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Can we forget about a Fed hike in 2015?

U.S. Federal Reserve
Brendan Smialowski | Bloomberg | Getty Images
U.S. Federal Reserve

With global equities seeing severe bouts of volatility and some major European indexes entering bear market territory, traders and investors have thrown down the gauntlet to the U.S. Federal Reserve, which had been edging towards a period of tighter monetary policy.

There have been no hints of a change in policy from the Fed amid these major market moves, but investors are now feverishly pushing back their expectations for a rate hike.

The 30-Day Fed Funds futures - used to gauge investors' views on the likelihood of policy changes - now show a probability of 37.3 percent for a hike on-or-before the Fed's September meeting next year, according to data from the CME Group. On Tuesday - before Wednesday's steep drops in equity markets - that probability was 57.1 percent, and last month it was 84 percent.

This change in expectations was accompanied by a wild ride in the Treasury market on Wednesday, and what some are calling a "mini-crash" in yields. The interest rate on the 10-year note was trading at around 2.1079 percent in early European trade Thursday, after falling as low as 1.865 percent Wednesday to touch 17-month lows. Bond prices move inversely to yields.

Read MoreAbnormal bond market move signals bears capitulating

Michael Gallagher, director of research at investment consultancy IDEAglobal, said that falling oil prices and the equity selloff meant investors now felt the Fed couldn't tighten in 2015 - and would have to wait until 2016.

"That's the most important thing that happened," he told CNBC on Thursday. "There was an awful lot of liquidation of short U.S. Treasury positions and that was the key driver behind the volatility yesterday."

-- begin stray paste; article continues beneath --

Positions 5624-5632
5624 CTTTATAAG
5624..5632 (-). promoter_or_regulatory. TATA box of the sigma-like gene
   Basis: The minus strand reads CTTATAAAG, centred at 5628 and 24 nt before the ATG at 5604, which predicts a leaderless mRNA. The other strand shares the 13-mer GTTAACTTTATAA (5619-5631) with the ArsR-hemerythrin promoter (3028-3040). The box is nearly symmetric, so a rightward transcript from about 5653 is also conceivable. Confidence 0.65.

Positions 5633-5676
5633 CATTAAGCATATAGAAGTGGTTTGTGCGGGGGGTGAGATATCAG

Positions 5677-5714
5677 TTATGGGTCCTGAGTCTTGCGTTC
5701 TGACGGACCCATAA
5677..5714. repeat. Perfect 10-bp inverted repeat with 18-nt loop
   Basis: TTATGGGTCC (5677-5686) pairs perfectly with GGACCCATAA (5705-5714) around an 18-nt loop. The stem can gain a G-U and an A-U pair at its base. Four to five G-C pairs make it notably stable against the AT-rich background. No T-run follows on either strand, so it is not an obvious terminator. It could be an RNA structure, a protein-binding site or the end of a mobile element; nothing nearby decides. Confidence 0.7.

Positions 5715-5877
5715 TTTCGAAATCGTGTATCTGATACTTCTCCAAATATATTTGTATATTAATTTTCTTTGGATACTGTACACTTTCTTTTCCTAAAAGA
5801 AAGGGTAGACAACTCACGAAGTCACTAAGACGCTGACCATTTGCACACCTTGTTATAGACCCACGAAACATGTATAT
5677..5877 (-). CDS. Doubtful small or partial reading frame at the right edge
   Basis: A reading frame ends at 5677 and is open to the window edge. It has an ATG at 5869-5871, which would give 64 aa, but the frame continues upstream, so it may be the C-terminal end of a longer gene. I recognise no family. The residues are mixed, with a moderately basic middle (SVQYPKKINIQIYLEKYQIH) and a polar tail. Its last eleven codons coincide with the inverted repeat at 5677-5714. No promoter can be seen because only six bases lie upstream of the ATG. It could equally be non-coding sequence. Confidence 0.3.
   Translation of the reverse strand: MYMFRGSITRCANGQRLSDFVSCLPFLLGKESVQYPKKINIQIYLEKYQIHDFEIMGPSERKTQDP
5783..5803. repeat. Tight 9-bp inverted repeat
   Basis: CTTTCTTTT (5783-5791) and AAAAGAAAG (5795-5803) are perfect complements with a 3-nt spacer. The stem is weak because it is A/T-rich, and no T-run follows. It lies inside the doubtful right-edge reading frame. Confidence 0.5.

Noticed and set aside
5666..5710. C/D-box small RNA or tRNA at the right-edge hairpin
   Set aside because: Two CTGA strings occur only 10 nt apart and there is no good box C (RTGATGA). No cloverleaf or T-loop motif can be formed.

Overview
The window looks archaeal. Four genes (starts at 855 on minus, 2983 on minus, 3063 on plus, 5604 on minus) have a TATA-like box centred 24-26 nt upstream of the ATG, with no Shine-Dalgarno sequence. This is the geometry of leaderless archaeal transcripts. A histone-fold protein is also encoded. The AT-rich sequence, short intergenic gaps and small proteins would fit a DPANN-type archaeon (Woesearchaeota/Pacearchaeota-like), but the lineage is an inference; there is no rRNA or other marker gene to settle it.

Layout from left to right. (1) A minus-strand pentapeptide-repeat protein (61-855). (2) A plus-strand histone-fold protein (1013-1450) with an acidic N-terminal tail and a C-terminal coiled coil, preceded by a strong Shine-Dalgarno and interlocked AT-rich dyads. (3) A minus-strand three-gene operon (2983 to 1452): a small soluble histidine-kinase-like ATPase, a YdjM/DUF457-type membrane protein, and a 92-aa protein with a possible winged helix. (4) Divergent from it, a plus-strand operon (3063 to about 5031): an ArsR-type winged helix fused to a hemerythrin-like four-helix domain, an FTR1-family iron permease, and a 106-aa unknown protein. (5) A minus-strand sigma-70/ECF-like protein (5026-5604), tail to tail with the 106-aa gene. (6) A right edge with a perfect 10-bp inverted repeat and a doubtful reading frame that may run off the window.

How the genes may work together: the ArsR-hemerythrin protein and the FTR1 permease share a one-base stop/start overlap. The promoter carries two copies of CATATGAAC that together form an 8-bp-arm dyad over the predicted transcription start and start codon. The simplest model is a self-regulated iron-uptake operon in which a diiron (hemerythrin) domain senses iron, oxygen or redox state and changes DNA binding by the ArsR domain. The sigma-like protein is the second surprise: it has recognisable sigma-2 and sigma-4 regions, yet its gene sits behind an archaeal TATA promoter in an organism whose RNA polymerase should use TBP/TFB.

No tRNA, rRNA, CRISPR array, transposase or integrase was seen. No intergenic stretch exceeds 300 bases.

Cheaper oil prices and a more dovish Fed might usually be considered beneficial for stocks, but Gallagher said that investors were now more focused on a future of mediocre growth. Weak oil prices are set to weigh on inflation rates for the next two years, and mean the Fed and Bank of England are less likely to tighten policy, he added.

Read MoreFutures near record; Why it's a 'sea change'

Nomura strategist Bob Janjuah said he believed the Fed couldn't raise rates next year, even before Wednesday's market moves. He added that global deflation will remain a dominant theme and he does not expect the bank to hike its main interest rate until late 2016 or early 2017.

Chance of more QE?

Fed officials are predicted to complete the central bank's quantitative easing (QE) program at its October 29 meeting. This is the third asset-purchase program it has conducted since the global financial crash, with the Fed eager to inject liquidity into the economy and boost lending to businesses and the consumer.

Amid the turmoil of Wednesday's session, the Fed's "Beige Book" of economic conditions revealed that officials see the economy moving at a modest-to-moderate pace, with consumer spending gaining at a slight-to-moderate pace.

Read MoreBuyers beware, the bear market has begun: Gartman

Analysts at Deutsche Bank suggested that if the Fed sticks to its current guidance on policy it would be a "disaster" for risk assets. Markets have now priced out a 2015 rate hike from the Fed, according to the German investment bank.

"One wonders what probabilities you'd get that the Fed actually does QE again before it raises rates. I'm sure if you'd have suggested this a month ago many would have thought that there was more chance of Elvis being found living a relaxing retirement on the moon," Deutsche Bank's Gael Gunubu said in a note on Thursday morning.

Investors - including Gunubu - will be eagerly watching speakers from the central bank for any change in language on Thursday. Philadelphia Fed President Charles Plosser, Atlanta Fed President Dennis Lockhart, Minneapolis Fed President Narayana Kocherlakota and St. Louis Fed President James Bullard are all due to speak. While on Friday, Fed Chair Janet Yellen speaks before the "Inequality of Economic Opportunity in the United States" conference in Boston.